Sian Ka’an Biosphere Reserve
More than seven million birds of prey of more than 20 species fill the air
Spotted jaguars, ocelots, margays, and stealthy panther-like jaguarundis steal warily through rain forests ruled 1,000 years ago by Mayan civilizations. Mayans looking out then over this seamless vista of sea and sky called it Sian Ka’an, “where the sky is born” or “gateway to heaven.”
Now 2,040-square-mile (5,282-km2) Sian Ka’an Biosphere Reserve, U.N. World Heritage Site on the Yucatan Peninsula, bounded on one side by pristine beaches, coastal lagoons and 70 miles (113 km) of the world’s second longest coral reef and on the other by marshes and dense tropical rain forest, has treasures from both worlds. Pyramids, canals, temples, and entire Mayan cities rise from the jungle at dozens of significant archeological sites.
Manatees, once mistaken by long-at-sea sailors for plump mermaids, loaf in shallows protected by reef homes of spiny lobsters, changeably-hued octopi and dozens of species of bright tropical fish. Endangered green, hawksbill, leatherback, and loggerhead sea turtles lay eggs on white sand beaches. Primitive tapirs, close kin of rhinoceros but looking more like elephants, browse, swim, and forage on aquatic vegetation with their tiny white-striped babies.
Howler monkeys expand furry black throat pouches emitting other-worldly howls.
Prehensile-tailed kinkajous and tribes of 70 or so black-handed spider monkeys compete for the same fruits, screaming shrilly on spotting a puma (or mountain lion) or one of the spotted felines, well concealed by their beautifully patterned fur.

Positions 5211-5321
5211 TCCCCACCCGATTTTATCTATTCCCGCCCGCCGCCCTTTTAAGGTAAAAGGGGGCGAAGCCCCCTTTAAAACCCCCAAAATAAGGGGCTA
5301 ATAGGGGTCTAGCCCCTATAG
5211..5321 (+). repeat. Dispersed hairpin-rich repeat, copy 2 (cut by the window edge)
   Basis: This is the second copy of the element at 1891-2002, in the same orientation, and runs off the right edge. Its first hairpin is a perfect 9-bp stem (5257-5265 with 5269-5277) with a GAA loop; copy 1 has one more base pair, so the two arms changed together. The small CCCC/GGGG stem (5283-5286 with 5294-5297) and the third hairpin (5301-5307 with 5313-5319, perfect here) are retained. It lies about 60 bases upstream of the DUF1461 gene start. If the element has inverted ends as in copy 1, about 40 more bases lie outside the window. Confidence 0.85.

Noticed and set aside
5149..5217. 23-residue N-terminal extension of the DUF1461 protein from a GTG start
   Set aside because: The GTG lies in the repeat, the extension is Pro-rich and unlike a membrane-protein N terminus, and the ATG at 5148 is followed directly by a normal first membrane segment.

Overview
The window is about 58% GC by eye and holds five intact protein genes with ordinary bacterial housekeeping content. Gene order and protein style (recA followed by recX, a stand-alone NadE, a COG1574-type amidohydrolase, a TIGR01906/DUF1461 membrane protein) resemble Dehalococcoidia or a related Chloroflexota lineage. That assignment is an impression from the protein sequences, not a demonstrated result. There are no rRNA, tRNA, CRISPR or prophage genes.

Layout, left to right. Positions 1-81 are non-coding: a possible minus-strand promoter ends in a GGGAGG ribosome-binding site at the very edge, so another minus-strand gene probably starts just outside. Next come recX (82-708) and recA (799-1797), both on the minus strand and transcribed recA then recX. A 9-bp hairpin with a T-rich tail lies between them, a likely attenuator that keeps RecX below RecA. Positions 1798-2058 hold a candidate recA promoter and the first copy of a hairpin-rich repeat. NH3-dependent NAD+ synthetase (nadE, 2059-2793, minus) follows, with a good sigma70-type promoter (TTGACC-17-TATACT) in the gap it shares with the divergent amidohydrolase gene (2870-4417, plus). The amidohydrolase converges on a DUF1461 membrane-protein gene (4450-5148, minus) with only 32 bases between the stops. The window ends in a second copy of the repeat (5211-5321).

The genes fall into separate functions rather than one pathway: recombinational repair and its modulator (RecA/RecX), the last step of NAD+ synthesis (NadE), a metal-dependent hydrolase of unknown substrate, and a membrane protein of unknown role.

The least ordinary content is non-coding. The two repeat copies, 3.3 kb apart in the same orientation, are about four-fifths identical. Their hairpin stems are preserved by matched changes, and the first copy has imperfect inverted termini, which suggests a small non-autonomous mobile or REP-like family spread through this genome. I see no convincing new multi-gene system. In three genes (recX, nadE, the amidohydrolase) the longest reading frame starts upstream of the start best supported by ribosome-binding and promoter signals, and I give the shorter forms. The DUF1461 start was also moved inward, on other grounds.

Collared anteaters and peccaries snuffle through understories. Tiny red brocket deer, 14 inches (35 cm) high, forage on savannah grasses. Tayras, alert little South American martens, are omnivorous. So are handsome small pacas—red-and-white patterned beaver-like rodents— among 103 mammal species, the smaller ones prey for ornate hawk eagles.
Flame-feathered flamingos and toucans holding up colorful ponderous-looking bills (actually almost weightless) are among some 350 spectacular bird species, including orioles, tanagers, and other wintering northern songbirds. Iridescent turquoise-browed motmots pluck lacy patterns in tail feathers. Red-crested woodpeckers hammer tree trunks. Pygmy-owls whistle at night.
Thousands of wading birds nest, some on offshore keys, including roseate spoonbills, wood storks, magnificent frigate birds, broad-billed herons, and rare jabiru storks. Great curassows and brilliantly-plumaged ocellated turkeys pick through forest litter.
Sian Ka’an, funded in part by World Wide Fund for Nature, is 85 miles (136 km) south of Cancun. A range of lodging is available nearby.
Threats include plans that have been discussed for an international airport near Tulum, just 10 miles (16 km) from important nesting areas.